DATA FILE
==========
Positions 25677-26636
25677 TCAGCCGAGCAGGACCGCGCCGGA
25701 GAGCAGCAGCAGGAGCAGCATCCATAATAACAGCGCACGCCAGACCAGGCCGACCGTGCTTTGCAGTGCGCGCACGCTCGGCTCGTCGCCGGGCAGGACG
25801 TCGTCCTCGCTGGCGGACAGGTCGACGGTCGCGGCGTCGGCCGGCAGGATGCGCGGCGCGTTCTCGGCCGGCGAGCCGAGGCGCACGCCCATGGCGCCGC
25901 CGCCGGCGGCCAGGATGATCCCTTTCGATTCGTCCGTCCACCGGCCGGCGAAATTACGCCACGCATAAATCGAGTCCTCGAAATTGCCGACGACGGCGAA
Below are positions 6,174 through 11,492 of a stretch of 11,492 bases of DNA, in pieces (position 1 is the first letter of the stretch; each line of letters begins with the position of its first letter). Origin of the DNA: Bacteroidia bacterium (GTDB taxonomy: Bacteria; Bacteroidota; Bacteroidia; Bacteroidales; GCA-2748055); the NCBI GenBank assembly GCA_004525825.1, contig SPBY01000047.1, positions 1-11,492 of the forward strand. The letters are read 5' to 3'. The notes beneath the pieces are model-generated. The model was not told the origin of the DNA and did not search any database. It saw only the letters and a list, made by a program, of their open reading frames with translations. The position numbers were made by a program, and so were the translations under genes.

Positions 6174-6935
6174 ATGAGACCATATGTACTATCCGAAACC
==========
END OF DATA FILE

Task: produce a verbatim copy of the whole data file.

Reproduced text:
Positions 25677-26636
25677 TCAGCCGAGCAGGACCGCGCCGGA
25701 GAGCAGCAGCAGGAGCAGCATCCATAATAACAGCGCACGCCAGACCAGGCCGACCGTGCTTTGCAGTGCGCGCACGCTCGGCTCGTCGCCGGGCAGGACG
25801 TCGTCCTCGCTGGCGGACAGGTCGACGGTCGCGGCGTCGGCCGGCAGGATGCGCGGCGCGTTCTCGGCCGGCGAGCCGAGGCGCACGCCCATGGCGCCGC
25901 CGCCGGCGGCCAGGATGATCCCTTTCGATTCGTCCGTCCACCGGCCGGCGAAATTACGCCACGCATAAATCGAGTCCTCGAAATTGCCGACGACGGCGAA
Below are positions 6,174 through 11,492 of a stretch of 11,492 bases of DNA, in pieces (position 1 is the first letter of the stretch; each line of letters begins with the position of its first letter). Origin of the DNA: Bacteroidia bacterium (GTDB taxonomy: Bacteria; Bacteroidota; Bacteroidia; Bacteroidales; GCA-2748055); the NCBI GenBank assembly GCA_004525825.1, contig SPBY01000047.1, positions 1-11,492 of the forward strand. The letters are read 5' to 3'. The notes beneath the pieces are model-generated. The model was not told the origin of the DNA and did not search any database. It saw only the letters and a list, made by a program, of their open reading frames with translations. The position numbers were made by a program, and so were the translations under genes.

Positions 6174-6935
6174 ATGAGACCATATGTACTATCCGAAACC